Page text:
There’s one final, major caveat, which makes it surprising that iSee 360i received a Made For iPod certification: it doesn’t work with Mac-formatted iPods at all. You need to format your iPod with a PC for iSee 360i use, and then run an included CD-ROM to create iSee-ready folders on the iPod - a process that isn’t painful unless you’re a Mac owner. In sum, iSee 360i is a “Made For PC-Formatted Click Wheel iPods with 30GB or Less Storage Capacity, Additional Adapter Potentially Required” accessory. These folders are then managed using pieces of software included with the accessory, rather than with iTunes.
Setup and Interface
During the setup process, ATO’s CD sets up the iPod with a new iSee folder, containing its own Music, Photo, and Video libraries, amongst other files. iSee can only read files found in these directories, and not ones found elsewhere on the iPod.
Once your iPod has been properly set up and loaded with sample (or your) media, you dock it in iSee to reveal a menu with five total icons, three of them on the screen at once. The menu starts with the three central icons - Music, Video, and Photo - and has you move left or right to reveal the other two, iPod and Record, respectively.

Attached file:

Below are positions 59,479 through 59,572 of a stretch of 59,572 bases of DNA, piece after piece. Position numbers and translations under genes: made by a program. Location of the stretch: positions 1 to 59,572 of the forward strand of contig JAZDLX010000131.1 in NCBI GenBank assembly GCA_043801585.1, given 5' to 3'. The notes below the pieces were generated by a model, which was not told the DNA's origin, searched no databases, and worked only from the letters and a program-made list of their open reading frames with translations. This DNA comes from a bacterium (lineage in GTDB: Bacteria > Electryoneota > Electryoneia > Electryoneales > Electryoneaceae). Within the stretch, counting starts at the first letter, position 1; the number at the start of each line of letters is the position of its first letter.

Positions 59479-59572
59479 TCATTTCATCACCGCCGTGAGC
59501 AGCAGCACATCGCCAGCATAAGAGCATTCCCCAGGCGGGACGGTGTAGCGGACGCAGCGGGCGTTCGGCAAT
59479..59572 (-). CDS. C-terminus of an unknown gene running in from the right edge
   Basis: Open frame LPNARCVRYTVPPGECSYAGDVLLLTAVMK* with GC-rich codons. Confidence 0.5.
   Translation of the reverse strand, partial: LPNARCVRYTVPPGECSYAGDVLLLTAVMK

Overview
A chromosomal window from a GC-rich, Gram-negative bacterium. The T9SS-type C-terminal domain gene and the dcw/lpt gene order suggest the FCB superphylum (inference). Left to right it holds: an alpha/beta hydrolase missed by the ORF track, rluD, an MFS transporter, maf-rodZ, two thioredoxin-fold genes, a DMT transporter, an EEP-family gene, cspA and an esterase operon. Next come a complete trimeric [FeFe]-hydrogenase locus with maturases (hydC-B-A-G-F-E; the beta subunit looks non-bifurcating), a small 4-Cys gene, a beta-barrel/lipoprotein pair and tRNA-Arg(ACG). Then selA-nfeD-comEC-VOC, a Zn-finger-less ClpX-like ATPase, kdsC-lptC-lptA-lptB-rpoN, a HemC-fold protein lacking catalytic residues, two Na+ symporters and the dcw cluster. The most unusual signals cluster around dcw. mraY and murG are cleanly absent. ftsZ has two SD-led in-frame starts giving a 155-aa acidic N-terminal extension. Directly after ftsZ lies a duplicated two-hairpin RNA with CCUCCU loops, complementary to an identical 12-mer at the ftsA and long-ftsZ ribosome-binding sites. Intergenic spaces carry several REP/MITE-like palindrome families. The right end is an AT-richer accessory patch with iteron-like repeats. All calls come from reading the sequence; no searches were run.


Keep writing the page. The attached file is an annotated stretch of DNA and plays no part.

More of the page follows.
The iPod menu leads to two disappointing screens. iSee treats the iPod as little more than a hard disk with an AV-out port, so you have to flip the unit over and control its iTunes-synchronized music, photo, or video libraries from the iPod’s screen and Click Wheel. Your headphones will work as plugged into iSee’s top, letting you hear whatever music your iPod passes through, or whatever audio the iSee 360i is outputting at a given time. You have to turn iSee around to access the iPod’s content.
Music mode lets you play back MP3 format tracks stored in the iSee library. They have their own album art, which is managed through an included program called VidScape, and shown here on screen.
Videos can be selected from a screen with six thumbnail images, with a playback screen similar to that of iPod 5G videos; ATO includes a sample baby video, tutorial/demo for the unit, and obscure music video content; you really need to provide your own files, as explained further below.
Photos are initially shown on a 3x3 thumbnail screen, which you can modify to a 2x2 or 5x5 “mosaic,” complete with black-bar captions if you want them turned on. Once selected, a photo looks good on screen, and can be zoomed in on and panned around - nice ideas, but clumsily implemented because of the unit’s simple controls. Videos and photos can also play back through a TV set via the included docking station.